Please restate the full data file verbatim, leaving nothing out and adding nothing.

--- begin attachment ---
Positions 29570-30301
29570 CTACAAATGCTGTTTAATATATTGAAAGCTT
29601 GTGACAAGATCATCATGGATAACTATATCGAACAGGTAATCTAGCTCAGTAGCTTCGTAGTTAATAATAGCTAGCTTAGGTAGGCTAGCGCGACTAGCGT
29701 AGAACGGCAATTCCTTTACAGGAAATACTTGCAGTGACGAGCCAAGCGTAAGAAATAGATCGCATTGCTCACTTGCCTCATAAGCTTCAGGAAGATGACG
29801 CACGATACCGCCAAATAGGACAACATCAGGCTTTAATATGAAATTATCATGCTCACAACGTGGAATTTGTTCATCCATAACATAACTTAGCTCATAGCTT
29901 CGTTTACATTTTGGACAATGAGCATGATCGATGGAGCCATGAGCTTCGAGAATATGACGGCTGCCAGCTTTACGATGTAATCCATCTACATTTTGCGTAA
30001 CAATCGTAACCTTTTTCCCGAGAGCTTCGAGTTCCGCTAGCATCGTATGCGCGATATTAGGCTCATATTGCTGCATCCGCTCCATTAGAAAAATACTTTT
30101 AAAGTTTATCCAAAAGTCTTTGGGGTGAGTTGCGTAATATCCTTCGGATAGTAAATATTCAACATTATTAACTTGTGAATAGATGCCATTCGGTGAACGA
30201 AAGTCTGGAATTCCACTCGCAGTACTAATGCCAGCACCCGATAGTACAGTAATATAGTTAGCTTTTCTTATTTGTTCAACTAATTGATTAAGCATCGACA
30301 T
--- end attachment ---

Positions 29570-30301
29570 CTACAAATGCTGTTTAATATATTGAAAGCTT
29601 GTGACAAGATCATCATGGATAACTATATCGAACAGGTAATCTAGCTCAGTAGCTTCGTAGTTAATAATAGCTAGCTTAGGTAGGCTAGCGCGACTAGCGT
29701 AGAACGGCAATTCCTTTACAGGAAATACTTGCAGTGACGAGCCAAGCGTAAGAAATAGATCGCATTGCTCACTTGCCTCATAAGCTTCAGGAAGATGACG
29801 CACGATACCGCCAAATAGGACAACATCAGGCTTTAATATGAAATTATCATGCTCACAACGTGGAATTTGTTCATCCATAACATAACTTAGCTCATAGCTT
29901 CGTTTACATTTTGGACAATGAGCATGATCGATGGAGCCATGAGCTTCGAGAATATGACGGCTGCCAGCTTTACGATGTAATCCATCTACATTTTGCGTAA
30001 CAATCGTAACCTTTTTCCCGAGAGCTTCGAGTTCCGCTAGCATCGTATGCGCGATATTAGGCTCATATTGCTGCATCCGCTCCATTAGAAAAATACTTTT
30101 AAAGTTTATCCAAAAGTCTTTGGGGTGAGTTGCGTAATATCCTTCGGATAGTAAATATTCAACATTATTAACTTGTGAATAGATGCCATTCGGTGAACGA
30201 AAGTCTGGAATTCCACTCGCAGTACTAATGCCAGCACCCGATAGTACAGTAATATAGTTAGCTTTTCTTATTTGTTCAACTAATTGATTAAGCATCGACA
30301 T